3 items from 2013
We've always had a fascination with monsters. Some are pretty forgettable, while others have found a place in our hearts or struck deep into our psyches. But we've come a long way from the nuclear age of giant ants terrorizing middle America and atomic lizards the size of skyscrapers engaging in battles with gargantuan apes. The modern monster has evolved from the golden age of Bela Lugosi's blood-sucking antics in the depths of Transylvania, or the stop-motion excellence of Ray Harryhausen – designs still vehemently admired to this day thanks to publications like Famous Monsters of Filmland. There's always been a kind of aesthetic beauty to be found in monsters, and the advances in makeup effects are constantly lifting the limits on the imagination; the possibilities of future monsterdom are becoming endless. Some of our filmmaking heroes are so adept at realizing visually dazzling creatures that it's become their professional calling card (Guillermo Del Toro, »
- Aaron Williams
Tuesday, July 2nd, 2013 — For Immediate Release – Finally, the ultimate book about legendary artist Frank Frazetta, Art and Remembrances, is here! Now the definitive work about the twentieth century’s greatest fantasy artist has been crafted by his son, Frank Frazetta, Jr.
Legendary science-fiction/fantasy artist Frank Frazetta created some of the most memorable and iconic images of all time. Filled with insights and anecdotes, this full color art monograph takes readers behind the scenes to chronicle this great artist’s life and work.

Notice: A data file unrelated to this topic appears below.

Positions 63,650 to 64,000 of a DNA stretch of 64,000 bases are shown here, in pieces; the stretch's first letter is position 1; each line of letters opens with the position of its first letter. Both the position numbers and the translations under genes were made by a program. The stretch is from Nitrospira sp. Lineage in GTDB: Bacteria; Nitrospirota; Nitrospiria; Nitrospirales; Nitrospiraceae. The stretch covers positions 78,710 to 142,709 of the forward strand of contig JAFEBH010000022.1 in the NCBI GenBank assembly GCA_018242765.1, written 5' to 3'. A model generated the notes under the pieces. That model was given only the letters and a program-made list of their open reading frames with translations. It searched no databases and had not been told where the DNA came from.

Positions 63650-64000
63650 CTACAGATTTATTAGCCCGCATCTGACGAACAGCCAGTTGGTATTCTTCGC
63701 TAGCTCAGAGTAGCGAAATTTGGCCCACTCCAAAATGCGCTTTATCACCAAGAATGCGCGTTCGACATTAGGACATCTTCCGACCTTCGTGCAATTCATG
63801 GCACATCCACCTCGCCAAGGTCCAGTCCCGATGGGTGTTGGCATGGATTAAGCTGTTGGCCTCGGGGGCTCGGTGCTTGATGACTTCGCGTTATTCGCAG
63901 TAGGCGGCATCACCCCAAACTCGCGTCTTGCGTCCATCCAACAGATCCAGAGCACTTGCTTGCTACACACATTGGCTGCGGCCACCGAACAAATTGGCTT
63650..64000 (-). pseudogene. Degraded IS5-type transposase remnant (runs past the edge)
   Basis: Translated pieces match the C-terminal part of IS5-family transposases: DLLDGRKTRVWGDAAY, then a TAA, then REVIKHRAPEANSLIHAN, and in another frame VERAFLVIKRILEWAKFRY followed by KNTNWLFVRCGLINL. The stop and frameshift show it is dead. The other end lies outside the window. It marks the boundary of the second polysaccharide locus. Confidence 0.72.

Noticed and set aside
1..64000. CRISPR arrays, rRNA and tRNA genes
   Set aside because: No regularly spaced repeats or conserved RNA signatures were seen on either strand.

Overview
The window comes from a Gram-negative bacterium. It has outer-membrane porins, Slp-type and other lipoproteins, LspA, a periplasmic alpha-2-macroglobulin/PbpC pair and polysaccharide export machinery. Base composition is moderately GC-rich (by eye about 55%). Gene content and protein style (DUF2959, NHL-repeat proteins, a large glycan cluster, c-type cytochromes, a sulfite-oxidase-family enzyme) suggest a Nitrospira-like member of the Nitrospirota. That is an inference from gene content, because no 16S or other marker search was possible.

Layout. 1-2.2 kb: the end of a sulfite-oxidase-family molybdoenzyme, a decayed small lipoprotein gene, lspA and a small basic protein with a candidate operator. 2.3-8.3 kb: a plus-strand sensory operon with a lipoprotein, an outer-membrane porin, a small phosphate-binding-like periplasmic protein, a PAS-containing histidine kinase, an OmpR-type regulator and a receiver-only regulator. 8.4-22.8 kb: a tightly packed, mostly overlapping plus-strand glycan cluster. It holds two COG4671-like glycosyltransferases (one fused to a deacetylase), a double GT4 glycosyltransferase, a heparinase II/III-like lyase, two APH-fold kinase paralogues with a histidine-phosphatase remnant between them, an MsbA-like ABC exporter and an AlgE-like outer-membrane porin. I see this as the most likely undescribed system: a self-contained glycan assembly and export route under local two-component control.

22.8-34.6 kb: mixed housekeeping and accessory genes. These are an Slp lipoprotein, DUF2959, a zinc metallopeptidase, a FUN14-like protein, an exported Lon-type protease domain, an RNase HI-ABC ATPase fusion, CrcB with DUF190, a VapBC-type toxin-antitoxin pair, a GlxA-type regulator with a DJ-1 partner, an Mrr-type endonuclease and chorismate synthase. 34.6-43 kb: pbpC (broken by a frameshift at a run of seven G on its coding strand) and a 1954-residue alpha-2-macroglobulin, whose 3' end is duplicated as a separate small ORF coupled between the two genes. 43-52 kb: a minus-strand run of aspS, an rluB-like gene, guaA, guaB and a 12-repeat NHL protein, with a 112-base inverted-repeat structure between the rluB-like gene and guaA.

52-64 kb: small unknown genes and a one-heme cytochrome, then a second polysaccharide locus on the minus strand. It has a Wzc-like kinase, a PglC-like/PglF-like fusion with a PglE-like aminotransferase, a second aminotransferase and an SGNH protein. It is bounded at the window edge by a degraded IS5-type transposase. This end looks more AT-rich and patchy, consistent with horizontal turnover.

Follow along and watch Frazetta develop his style and artistic sensibilities with never-before-seen photos, memorabilia, sketches, drawings, paintings, and early comic book work. This comprehensive look at Frazetta’s life is a very personal, detailed portrait of the man who created legendary images of Tarzan, Conan, John Carter of Mars, Buck Rogers, Vampirella, and others.
Frank Frazetta: Art and Remembrances is packed full of original artwork from the author’s personal collection, »
- Andy Greene
He brought out dreams to life.
Raymond “Ray” Harryhausen (June 29, 1920 – May 7, 2013) died today at age 92, leaving behind a legacy of pioneering special effects work and a filmography that has deeply influenced writers, artists, and filmmakers for generations.
Dubbed by Starlog as “The Man Who Work Miracles”, he was one of the most influential movie makers who was himself inspired by Willis O’Brien’s stop-motion animation in King Kong. He took O’Brien’s efforts and improved upon them, branding it as Dynamation.
Although he resided in England for the majority of his adult life, Harryhausen was born in Los Angeles. King Kong was the spark that set him on a course towards a career in film, meticulously creating miniatures that could be photographed a few frames at a time followed by the tiniest of movements, followed by more frames, until the model appeared to move across the screen. This »
- Robert Greenberger
3 items from 2013
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